The Countach used a skin of aircraft-grade aluminum over a tubular space frame, as in a racing car. This is expensive to build but is immensely strong and very light (in spite of its size, the car weighs approximately 1500 kg (3300 lb)). The underbody tray was fiberglass.
A single prototype was built, the LP500 (the 500 standing for the 5 L displacement of the engine which was intended to be used). Painted bright sunflower yellow, the car was a stunner at the Geneva Motor Show in 1971. Sporting Gandini’s original design concepts, the car’s design needed extensive modification for production. In particular, the small air intake ducts on the car’s rear shoulders proved insufficient to cool the engine, and large ‘air box’ scoops were added in that position. Large NACA ducts were added on the sides to give additional air. The experimental car was also constructed of aluminum honeycomb sheeting among other things, which was dropped for production.
The car did not survive; it was sacrificed in a crash test to gain European type approval, even though its construction method was utterly unlike production vehicles.
The Countach entered production as the LP400 with a 4.0-liter engine. The first production Countach was delivered to an Australian in 1974. The first recorded person to own the LP400 was D. Milne, who was a member of the Australian Defence Force Transport Corps. Externally, little had altered from the final form of the prototype except at the rear, where conventional lights replaced the futuristic light clusters of the prototype. The styling had become rather more aggressive than Gandini’s original conception, with the required large air scoops and vents to keep the car from overheating, but the overall shape was still very sleek. The original LP400 rode on the quite narrow tires of the time, but their narrowness and the slick styling meant that this version had the lowest drag coefficient of any Countach model and possibly the highest top speed. Many people like the looks of this clean, fresh original model the most of all the Countach variants, and indeed it is simple, with smooth lines and few decorations. Even the emblems at the rear simply read “lamborghini” and “Countach”, with no engine displacement or valve arrangement clutter as is found on more modern cars.
In 1978, a new LP400S model was introduced. Though the engine was slightly upgraded from the LP400 model, the most radical changes were in the exterior, where the tires were replaced with much wider Pirelli P7 units, and fiberglass wheel arch extensions were added, giving the car the fundamental look it kept until the end of its production run. An optional V-shaped spoiler was available over the rear deck, which, while improving high-speed stability, reduced the top speed by at least 10 MPH. Most owners ordered the wing. Dynamically, the LP400S was a better car, the wider tires making it more stable in cornering. Aesthetically, some prefer the slick lines of the original while others prefer the more aggressive lines of the later vehicles, beginning with the LP400S. The standard emblems (”Lamborghini” and “Countach”) were kept at the rear, but an angular “S” emblem was added after the “Countach” on the right side.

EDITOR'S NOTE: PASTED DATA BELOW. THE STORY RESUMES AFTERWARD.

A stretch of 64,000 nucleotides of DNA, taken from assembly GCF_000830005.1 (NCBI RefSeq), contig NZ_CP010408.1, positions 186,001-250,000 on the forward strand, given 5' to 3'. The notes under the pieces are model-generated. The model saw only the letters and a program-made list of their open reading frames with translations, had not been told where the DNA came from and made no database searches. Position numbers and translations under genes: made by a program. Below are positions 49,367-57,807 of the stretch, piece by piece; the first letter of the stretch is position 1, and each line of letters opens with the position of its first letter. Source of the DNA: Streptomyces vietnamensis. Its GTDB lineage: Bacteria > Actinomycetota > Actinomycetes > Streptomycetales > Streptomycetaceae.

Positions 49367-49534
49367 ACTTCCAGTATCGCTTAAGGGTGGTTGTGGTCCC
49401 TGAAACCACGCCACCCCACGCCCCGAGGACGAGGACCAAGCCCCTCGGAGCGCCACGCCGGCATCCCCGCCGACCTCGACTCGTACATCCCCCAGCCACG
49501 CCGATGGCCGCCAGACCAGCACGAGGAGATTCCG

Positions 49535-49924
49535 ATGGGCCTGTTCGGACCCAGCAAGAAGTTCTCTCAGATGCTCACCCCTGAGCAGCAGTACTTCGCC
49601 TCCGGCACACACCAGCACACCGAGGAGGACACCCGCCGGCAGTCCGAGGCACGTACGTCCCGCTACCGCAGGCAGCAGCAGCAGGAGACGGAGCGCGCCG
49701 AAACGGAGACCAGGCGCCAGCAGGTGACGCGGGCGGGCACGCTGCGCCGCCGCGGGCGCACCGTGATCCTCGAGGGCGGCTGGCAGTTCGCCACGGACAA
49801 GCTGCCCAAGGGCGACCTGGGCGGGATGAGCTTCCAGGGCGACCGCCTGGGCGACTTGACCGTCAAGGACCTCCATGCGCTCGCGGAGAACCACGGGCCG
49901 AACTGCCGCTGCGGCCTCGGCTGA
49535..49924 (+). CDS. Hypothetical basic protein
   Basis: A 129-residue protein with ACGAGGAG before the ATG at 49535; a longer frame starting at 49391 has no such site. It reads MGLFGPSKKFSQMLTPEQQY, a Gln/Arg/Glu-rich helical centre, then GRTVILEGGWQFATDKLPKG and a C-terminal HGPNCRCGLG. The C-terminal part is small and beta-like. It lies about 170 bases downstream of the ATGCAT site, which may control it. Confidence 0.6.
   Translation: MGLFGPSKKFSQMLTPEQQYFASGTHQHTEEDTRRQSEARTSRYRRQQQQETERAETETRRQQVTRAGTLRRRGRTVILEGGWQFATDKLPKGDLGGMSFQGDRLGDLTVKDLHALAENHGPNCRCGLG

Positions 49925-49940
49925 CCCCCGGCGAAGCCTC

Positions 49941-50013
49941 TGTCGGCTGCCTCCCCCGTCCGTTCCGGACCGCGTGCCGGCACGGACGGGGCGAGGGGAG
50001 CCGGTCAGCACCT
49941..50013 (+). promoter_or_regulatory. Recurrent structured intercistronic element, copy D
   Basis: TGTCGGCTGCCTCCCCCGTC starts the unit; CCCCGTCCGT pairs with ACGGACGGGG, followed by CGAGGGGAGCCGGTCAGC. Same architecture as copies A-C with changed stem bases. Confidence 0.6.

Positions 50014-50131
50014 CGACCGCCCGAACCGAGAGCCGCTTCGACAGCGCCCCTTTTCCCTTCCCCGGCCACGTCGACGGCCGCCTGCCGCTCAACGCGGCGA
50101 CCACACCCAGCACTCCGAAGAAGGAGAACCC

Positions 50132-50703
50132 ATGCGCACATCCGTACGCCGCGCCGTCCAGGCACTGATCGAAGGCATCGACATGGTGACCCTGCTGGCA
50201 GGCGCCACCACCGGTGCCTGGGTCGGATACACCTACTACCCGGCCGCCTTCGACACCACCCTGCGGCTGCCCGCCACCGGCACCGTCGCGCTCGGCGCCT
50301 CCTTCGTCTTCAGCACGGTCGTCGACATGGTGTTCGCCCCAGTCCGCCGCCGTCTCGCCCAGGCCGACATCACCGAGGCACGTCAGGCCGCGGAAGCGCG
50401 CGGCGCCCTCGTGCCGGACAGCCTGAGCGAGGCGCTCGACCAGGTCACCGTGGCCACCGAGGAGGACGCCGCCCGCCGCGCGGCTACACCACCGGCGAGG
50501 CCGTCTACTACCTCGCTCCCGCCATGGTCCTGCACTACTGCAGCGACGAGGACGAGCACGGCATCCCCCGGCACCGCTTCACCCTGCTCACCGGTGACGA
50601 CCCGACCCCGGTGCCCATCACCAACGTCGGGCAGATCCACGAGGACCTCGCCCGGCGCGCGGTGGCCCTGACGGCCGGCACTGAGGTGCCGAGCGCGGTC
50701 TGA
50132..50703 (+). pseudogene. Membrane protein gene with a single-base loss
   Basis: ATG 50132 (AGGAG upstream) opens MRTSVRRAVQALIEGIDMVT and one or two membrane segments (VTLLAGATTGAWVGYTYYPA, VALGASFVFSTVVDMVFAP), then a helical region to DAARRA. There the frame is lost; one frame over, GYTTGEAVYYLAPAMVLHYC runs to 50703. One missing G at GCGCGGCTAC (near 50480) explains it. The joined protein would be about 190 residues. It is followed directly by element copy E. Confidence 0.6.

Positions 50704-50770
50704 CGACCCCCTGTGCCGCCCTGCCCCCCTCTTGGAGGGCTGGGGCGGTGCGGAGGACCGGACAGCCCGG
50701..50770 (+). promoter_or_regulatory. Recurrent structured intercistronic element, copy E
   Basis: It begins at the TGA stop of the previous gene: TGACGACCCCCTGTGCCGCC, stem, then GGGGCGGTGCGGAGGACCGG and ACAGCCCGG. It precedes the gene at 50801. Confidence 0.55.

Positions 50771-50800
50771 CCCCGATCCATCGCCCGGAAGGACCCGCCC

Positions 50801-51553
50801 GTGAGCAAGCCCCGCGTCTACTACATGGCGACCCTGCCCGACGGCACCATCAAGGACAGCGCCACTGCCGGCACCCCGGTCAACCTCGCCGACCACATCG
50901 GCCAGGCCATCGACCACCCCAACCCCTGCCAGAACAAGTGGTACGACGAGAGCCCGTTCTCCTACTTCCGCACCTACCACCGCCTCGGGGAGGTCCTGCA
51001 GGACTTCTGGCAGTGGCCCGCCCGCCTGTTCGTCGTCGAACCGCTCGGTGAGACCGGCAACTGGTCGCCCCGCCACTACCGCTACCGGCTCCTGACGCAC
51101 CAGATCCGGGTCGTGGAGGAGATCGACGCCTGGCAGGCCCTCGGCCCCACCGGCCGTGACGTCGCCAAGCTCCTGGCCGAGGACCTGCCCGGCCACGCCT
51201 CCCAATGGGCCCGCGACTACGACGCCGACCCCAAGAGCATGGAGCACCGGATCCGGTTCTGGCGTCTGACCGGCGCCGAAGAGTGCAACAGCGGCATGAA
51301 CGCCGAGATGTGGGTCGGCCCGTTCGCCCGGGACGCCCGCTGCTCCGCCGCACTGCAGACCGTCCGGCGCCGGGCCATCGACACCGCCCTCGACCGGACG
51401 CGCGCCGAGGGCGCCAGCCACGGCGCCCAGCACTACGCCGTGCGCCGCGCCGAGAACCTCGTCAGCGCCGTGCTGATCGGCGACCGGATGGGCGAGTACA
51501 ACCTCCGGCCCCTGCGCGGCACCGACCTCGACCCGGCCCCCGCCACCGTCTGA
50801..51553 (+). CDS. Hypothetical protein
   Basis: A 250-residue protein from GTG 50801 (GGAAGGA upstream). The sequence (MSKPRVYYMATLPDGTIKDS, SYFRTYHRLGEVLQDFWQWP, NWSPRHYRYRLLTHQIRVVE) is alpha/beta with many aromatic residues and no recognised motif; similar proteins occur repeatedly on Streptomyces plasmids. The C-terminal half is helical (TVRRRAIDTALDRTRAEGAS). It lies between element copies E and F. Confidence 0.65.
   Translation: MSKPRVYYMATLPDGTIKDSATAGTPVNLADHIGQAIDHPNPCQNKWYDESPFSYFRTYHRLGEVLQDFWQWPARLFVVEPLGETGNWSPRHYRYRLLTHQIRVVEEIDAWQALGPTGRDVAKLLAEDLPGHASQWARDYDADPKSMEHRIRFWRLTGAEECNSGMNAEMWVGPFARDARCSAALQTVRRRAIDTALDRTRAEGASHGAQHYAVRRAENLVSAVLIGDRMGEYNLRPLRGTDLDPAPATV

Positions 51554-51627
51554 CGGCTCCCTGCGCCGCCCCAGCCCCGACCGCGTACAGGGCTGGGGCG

1982 saw another improvement, this time giving a bigger, more powerful 5 liter engine, which improved performance to be more in line with Lamborghini’s somewhat exaggerated claims. The bodywork was unaltered. This version of the car is sometimes called the LP5000S, which may cause confusion with the later 5000QV (next section).
In 1985 the engine was improved again, bored and stroked to 5.2 liters and given four valves per cylinder (quattrovalvole in Italian). The carburetors were moved from the sides to the top of the engine for better breathing – unfortunately this created a hump on the engine deck, reducing the already poor rear visibility to almost nothing. Some body panels were also replaced by Kevlar. In later versions of the engine, the carburetors were replaced with fuel-injection.
For the first time, a US specification model was produced by the factory, with styling changes to allow bumpers to meet US federal standards (large, bulky bumpers were used that, to many people, ruined the smooth lines of the car). Although this change was the most notable on the exterior, the most prominent change under the hood was the use of Bosch K-Jetronic fuel injection, rather than the six Weber carburetors used in the Euro-spec model.
25th Anniversary Countach
Engine(s) 5.2 L (5167 cc) V12
Wheelbase 2500 mm (98 in)
Length 4140 mm (163 in)
Width 2000 mm (79 in)
Height 1070 mm (42 in)
Curb weight 1490 kg (3285 lb)